Anyway, to project a point from the starling stage to the native flash stage, we have to use the right transformation and it is made up of the viewport position, the starling stage scale and the camera transformation matrix.
Anyway, This is not available to us in a normal CitrusEngine + State scenario.
So I created a custom State class that would emulate what happens when we use StarlingCitrusEngine and a StarlingState.
This state would require us to define a baseWidth and baseHeight (the graphic designer having created assets for the biggest resolution we were targetting) and would, on native stage resize events, do the same as StarlingCitrusEngine does to the starling stage : The entire state would be scaled up or down, assets would be loaded in the right size from specific folders… overall this worked fine, but you’ll see, was not that necessary in the end.

There was a big misunderstanding between the graphic designer and us very early on, as vector format would obviously be the prefered and/or logical choice, we ended up getting lots of .png files – and I didn’t object to it. It appeared that the original assets were either not drawn in vector format or couldn’t be easily transfered to a flash friendly vector format on his side so we decided that this wouldn’t matter much in the final product, pngs would do fine. Being overconfident on this project already started to smell bad, We felt the game would be lightweight enough, but later, we were asked to add some features that were not totally explicitly present in the design documents. I came prepared with my expert overly optimized and parametric code, but didn’t expect the issues I would face with the actual render mode we were using – the basis of everything , doesn’t matter how sexy your code looks.

Part II : The GPU render mode, blackbox.


So the first mini game is a “where’s waldo” type of game. Just pan/zoom in a landscape illustration and find the right object. Simple enough.
Keep in mind throughout this article that the multi-resolution system has scaled the root container in which all objects are the same way a starling stage would be scaled to fit different screens.
Each time one object is clicked and found, that object would be highlighted by being overlayed with an image (an outline of the object was the first thing we did).
But as objects were further to the right and to the bottom, these outlines were displaced and even squashed … even though both were in the same container and had the exact same location.

With days if not weeks of testing (and developping other parts of the game) I couldn’t figure out what went wrong. Since everything was created through the flash editor visually, I assumed I was doing things wrong, so I wasted time re-creating things over and over again, double checking… trying other systems, making sure my multi-resolution system was working ok… I made Aymeric test it out… And I built a very simple project to see that issue happen (or not) out of context. It would still happen. For some reason both objects even though being at the exact same location and in the same container would not visually match and the one on top of the other would be distorted. I could only blame myself before blaming anything else, I left out all of my transformation matrix manipulations (who knows) and still, same issue.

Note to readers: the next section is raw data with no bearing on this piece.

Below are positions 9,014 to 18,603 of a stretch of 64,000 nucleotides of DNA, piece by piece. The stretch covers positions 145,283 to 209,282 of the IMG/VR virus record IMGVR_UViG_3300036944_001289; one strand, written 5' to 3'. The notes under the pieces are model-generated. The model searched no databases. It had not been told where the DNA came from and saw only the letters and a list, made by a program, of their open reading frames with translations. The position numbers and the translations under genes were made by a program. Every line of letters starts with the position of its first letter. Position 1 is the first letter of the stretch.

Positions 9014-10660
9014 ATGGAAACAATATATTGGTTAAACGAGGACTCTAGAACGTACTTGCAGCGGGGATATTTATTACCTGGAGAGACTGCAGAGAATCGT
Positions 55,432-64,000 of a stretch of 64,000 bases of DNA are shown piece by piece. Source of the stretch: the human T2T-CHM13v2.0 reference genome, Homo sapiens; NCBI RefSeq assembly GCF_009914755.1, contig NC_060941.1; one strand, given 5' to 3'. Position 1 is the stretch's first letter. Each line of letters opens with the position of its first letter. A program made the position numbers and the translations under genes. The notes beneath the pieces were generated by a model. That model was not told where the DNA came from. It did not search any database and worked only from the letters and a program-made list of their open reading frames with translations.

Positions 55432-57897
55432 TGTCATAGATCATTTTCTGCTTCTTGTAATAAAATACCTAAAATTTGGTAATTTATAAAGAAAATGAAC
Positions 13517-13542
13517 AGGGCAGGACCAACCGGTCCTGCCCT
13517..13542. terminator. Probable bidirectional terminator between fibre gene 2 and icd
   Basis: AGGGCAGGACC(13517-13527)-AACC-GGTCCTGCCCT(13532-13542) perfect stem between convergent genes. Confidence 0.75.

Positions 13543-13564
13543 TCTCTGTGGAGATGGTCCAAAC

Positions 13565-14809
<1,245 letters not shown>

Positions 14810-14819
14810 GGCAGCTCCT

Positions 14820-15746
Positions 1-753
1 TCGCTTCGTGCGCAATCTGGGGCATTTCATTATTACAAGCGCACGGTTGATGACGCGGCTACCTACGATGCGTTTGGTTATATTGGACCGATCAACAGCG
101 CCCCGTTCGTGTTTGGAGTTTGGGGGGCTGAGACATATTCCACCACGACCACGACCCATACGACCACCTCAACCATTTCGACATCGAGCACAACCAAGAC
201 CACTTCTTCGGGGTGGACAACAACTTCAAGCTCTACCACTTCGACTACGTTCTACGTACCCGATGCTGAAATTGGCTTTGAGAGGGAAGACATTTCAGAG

This would happen only on some devices…
So the outlines of my objects were distorted and displaced, based on a certain position in space.
I tried any combination of factor (based on screen size) to displace these objects in the other direction and no solution was found, only time was spent for nothing.
I Then told our client that we had to find another solution, and we went for an explosion of stars happening roughly around the found object instead of a perfectly aligned outline. This feedback would work just as well for the player, and we would be hiding the fact that the center of that explosion was displaced… and I would place that object on the location of the touch so to get closer to the finger as possible (not the center of the object) .

During this time spent analyzing my possible mistakes, I tried every and any suggestions found , of course cache as transform matrix was turned on and off , nothing did the trick or changed the results (apart from actually displacing the object itself from the location it was supposed to be in) .

My conclusion is: